In March 2016, the FASB issued ASU No. 2016-09, Compensation - Stock Compensation (Topic 718): Improvements to Employee Share-Based Payment Accounting. We have elected to adopt these amendments beginning in the first quarter of 2018.
Starting this quarter, stock-based compensation excess tax benefits or deficiencies are reflected in the Consolidated Statements of Operations as a component of the provision for income taxes when the awards vest or are settled, whereas they previously were recognized in equity. Upon adoption, under the modified retrospective transition method, we recognized the previously unrecognized excess tax benefits of $37.0 million as increases in deferred tax assets for tax loss carryovers and tax credits, almost all of which were offset by a valuation allowance.
The standard also increases the amount of shares an employer can withhold for tax purposes without triggering liability accounting and clarifies that all cash payments made on an employee's behalf for withheld shares should be presented as a financing activity in the statements of cash flows, which is consistent with our historical classification. The new standard for minimum statutory withholding tax requirements had no impact to opening retained earnings as of October 1, 2017 as we do not intend to withhold more than the minimum statutory requirements.
Additionally, on our Consolidated Statements of Cash Flows excess tax benefits from stock-based awards will no longer be separately classified as a financing activity apart from other income tax, and will be presented as an operating activity. As a result of the adoption of ASU 2016-09, the Consolidated Statement of Cash Flows for the three months ended December 31, 2016 was adjusted as follows: a $0.1 million increase to net cash used by operating activities and a $0.1 million decrease to net cash used in financing activities.
Finally, we have elected to account for forfeitures as they occur, rather than estimate expected forfeitures, which resulted in a cumulative effect adjustment of $0.7 million to reduce retained earnings as of October 1, 2017.
Pending Accounting Pronouncements
Derivative Financial Instruments
In August 2017, the Financial Accounting Standards Board (FASB) issued Accounting Standards Update (ASU) No. 2017-12, "Derivatives and Hedging (Topic 815) Targeted Improvements to Accounting for Hedging Activities", which amends and simplifies existing guidance in order to allow companies to more accurately present the economic effects of risk management activities in the financial statements. The guidance is effective for annual reporting periods beginning after December 15, 2018 (our fiscal 2020) including interim reporting periods within those annual reporting periods and early adoption is permitted. We are currently evaluating the impact of the new guidance on our consolidated financial statements.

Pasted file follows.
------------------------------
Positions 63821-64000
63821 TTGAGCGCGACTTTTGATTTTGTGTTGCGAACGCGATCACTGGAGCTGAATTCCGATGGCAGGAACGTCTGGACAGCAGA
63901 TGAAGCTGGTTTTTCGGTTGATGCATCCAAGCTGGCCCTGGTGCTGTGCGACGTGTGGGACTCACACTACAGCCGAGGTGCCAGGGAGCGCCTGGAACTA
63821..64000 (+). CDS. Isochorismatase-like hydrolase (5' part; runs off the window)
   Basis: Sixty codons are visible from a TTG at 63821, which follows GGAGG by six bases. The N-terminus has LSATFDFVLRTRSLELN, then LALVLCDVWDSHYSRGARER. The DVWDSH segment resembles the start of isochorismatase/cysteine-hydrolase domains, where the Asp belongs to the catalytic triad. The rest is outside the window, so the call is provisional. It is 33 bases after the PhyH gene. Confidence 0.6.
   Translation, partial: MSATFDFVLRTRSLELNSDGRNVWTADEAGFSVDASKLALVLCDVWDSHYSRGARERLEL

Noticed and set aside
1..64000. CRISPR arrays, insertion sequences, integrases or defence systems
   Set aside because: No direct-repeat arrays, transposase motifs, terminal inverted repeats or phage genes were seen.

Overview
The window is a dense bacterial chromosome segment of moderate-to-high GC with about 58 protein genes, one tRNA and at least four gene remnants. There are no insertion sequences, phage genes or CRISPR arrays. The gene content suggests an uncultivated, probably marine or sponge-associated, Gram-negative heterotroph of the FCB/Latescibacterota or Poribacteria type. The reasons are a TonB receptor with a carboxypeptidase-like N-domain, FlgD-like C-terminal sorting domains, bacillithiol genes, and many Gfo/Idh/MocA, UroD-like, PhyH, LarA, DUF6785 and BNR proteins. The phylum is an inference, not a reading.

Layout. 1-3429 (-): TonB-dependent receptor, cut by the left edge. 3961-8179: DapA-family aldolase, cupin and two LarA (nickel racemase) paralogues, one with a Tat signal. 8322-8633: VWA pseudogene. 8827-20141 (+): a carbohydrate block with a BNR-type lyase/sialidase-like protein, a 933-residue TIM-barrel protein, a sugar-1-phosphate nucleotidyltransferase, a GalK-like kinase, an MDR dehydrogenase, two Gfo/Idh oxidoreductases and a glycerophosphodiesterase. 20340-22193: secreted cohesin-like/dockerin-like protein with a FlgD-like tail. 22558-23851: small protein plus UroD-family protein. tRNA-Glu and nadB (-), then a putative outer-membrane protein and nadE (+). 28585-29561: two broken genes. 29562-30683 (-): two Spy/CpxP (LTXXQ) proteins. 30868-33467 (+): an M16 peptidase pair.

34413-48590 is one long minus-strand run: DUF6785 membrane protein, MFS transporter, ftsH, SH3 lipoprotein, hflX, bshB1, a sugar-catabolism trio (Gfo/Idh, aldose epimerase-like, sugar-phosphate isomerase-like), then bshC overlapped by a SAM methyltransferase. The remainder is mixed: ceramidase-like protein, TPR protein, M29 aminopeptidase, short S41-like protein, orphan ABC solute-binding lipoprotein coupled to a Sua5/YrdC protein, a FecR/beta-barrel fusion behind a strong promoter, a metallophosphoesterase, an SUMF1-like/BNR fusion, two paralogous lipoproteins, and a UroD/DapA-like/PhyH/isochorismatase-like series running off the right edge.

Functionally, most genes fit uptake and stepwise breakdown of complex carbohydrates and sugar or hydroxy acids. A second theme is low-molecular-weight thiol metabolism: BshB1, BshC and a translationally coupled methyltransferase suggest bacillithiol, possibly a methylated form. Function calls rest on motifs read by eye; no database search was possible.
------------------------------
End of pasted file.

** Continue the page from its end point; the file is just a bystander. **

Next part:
Income Taxes
In October 2016, the FASB issued ASU 2016-16, Income Taxes (Topic 740): Intra-Entity Transfers of Assets Other Than Inventory (“ASU 2016-16”). The purpose of ASU 2016-16 is to simplify the income tax accounting of an intra-entity transfer of an asset other than inventory and to record its effect when the transfer occurs. The guidance is effective for annual reporting periods beginning after December 15, 2017 (our fiscal 2019) including interim reporting periods within those annual reporting periods and early adoption is permitted. We are currently evaluating the impact of the new guidance on our consolidated financial statements. We expect to record a net deferred tax asset of approximately $77 million upon adoption, primarily relating to deductible amortization of intangible assets in Ireland.  Post adoption, our effective tax rate will no longer include the benefit of this amortization which is reflected in our effective tax rate reconciliation under the current guidance. 
Leases
In February 2016, the FASB issued ASU No. 2016-02, Leases (Topic 842), which will replace the existing guidance in ASC 840, Leases. The updated standard aims to increase transparency and comparability among organizations by requiring lessees to recognize lease assets and lease liabilities on the balance sheet and to disclose important information about leasing arrangements. ASU 2016-02 is effective for

6


annual periods beginning after December 15, 2018 (our fiscal 2020) and interim periods within those annual periods. Early adoption is permitted and modified retrospective application is required. We are currently evaluating the impact of the new guidance on our consolidated financial statements.
Revenue Recognition
In May 2014, the FASB issued ASU No. 2014-09, Revenue from Contracts with Customers: Topic 606 (ASU 2014-09). ASU 2014-09 supersedes nearly all existing revenue recognition guidance under U.S. GAAP. The FASB has also issued additional standards to provide clarification and implementation guidance on ASU 2014-09.